Voting aged 16: are the Austrians Europe's most mature?

Article published on March 10, 2009
Article published on March 10, 2009
The Austrians will be the youngest voters in Europe during the upcoming European elections in June 2009. 'At 16 they’re grown up enough,' says a resolute Andrea Kdolsky, the Austrian MP in charge of health, family and youth. Making young people take responsibility for others may seem a bit off the wall for some, or is it more a tactical response in the face of an ageing population?

Solveig, 16 and a half, school pupil

©Erika Machacek'This reform is not that much of a good idea, because children are still under the influence of their parents when they are sixteen. They don’t have a critical mind or their own ideas. Having said that; I personally feel I am able to vote as I am interested in politics'

Rainer, 21, student and entrepreneur

©Erika Machacek'I have supported the right to vote for 16-year-olds since day one. This is under the proviso that the young voters have sufficient background information; are prepared to keep themselves up-to-date, and to think in a political way while keeping all that information in the back of their minds'

Katharina, 19, student

©Erika Machacek'In Austria you have to distinguish between 16-year-old voters from the towns or cities and those from the more rural areas. As a city-girl from Graz, (the second largest city in Austria), I get the impression that 16-year-old city-dwellers have more access to information; as the city is more the kind of location where (political) choice-related events or meetings occur. I think that young people from countryside areas are more easily influenced by the opinions of their parents and friends. There is already an exhibition on the European elections in our school, and some politicians have already held discussions with us'

Patrick, 50, porter

©Erika Machacek'Political maturity isn't a question of age. The problem is knowing whether the politicians have decided to make young people vote as they think that a large number are capable of doing so in a responsible manner. Or, on the contrary, it’s just political propaganda. Young people are more impressionable and easier to persuade. At the same time they are capable of voting more easily. Young people aged 16 are less prepared than their elders; open to all sorts of ideas thanks to the modern information-culture. They are not as entrenched in their national culture'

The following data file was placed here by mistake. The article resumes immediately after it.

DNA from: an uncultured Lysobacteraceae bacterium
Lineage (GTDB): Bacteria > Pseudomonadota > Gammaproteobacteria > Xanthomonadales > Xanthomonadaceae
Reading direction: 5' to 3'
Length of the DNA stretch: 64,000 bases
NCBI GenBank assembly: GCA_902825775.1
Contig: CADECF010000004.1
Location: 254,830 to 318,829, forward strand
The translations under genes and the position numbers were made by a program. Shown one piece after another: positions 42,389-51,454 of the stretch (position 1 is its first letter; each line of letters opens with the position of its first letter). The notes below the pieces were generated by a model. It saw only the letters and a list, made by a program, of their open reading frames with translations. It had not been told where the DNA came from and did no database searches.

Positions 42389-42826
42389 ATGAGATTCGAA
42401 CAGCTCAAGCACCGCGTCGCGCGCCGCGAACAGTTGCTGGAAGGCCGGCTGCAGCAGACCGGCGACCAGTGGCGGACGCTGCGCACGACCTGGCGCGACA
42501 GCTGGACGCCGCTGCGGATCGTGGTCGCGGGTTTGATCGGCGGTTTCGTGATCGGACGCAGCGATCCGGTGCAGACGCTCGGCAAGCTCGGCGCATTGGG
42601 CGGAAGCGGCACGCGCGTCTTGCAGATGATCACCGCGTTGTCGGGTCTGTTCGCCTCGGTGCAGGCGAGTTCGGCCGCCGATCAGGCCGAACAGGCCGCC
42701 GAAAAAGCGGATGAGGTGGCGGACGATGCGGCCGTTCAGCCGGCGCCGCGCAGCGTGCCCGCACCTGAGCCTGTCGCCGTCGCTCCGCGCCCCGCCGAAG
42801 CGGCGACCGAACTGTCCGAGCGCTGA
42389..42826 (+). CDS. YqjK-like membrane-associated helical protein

Othmane, 17, school pupil

©Erika Machacek'I am French, and I say to myself that the Austrians are blessed with the opportunity to be able to vote from the age of 16. I don’t understand why certain male MPs are saying it’s not necessary to make young people vote. You start being more responsible at 16; take driving for example. The fact that the voting age is lower allows us to take on a little more responsibility for ourselves'

Veronika, 42, entrepreneur

©Erika Machacek'The right to vote at 16 is not really a good idea. Young people of this age are not responsible. I have six children of which two are already over 16. They are still babies. I don’t think they will vote. They just haven’t been alive long enough to really know what’s happening in the world'

Fabian, 16, school pupil

©Erika Machacek'Young voters being inadequately informed can lead to problems, and leave them forming their opinions to their own family and friends. I think it’s good that you have to vote at 16 as this is an incentive to think more independently sooner. You have to start doing it sometime though! Yes, I think already that I am going to vote in June'

Lisa, 17, school pupil

©Erika Machacek'I don’t know whether it’s good that the voting age has been lowered to 16. Political interest can develop in the younger years in my opinion. It’s also possible that if no interest exists fundamentally (at that age), the situation may not have changed at 18. I am certainly not well-informed enough to vote. I will however seek advice from my parents beforehand and vote anyway'

Johann, 58, sausage vendor

©Erika Machacek'The choice on what age is somewhat individual; a young person is in their prime and others are not. I find being included politically to be a good thing as you should give young people a chance to think and to care about politics sooner. You can’t teach an old dog new tricks after all. The election results will not be decided by 16-year-olds anyhow; even if all young people were to vote. There is a large void in the European elections; you really have to make an effort to exercise the right to vote. I would very much like to make my voice heard but where do I have to go?'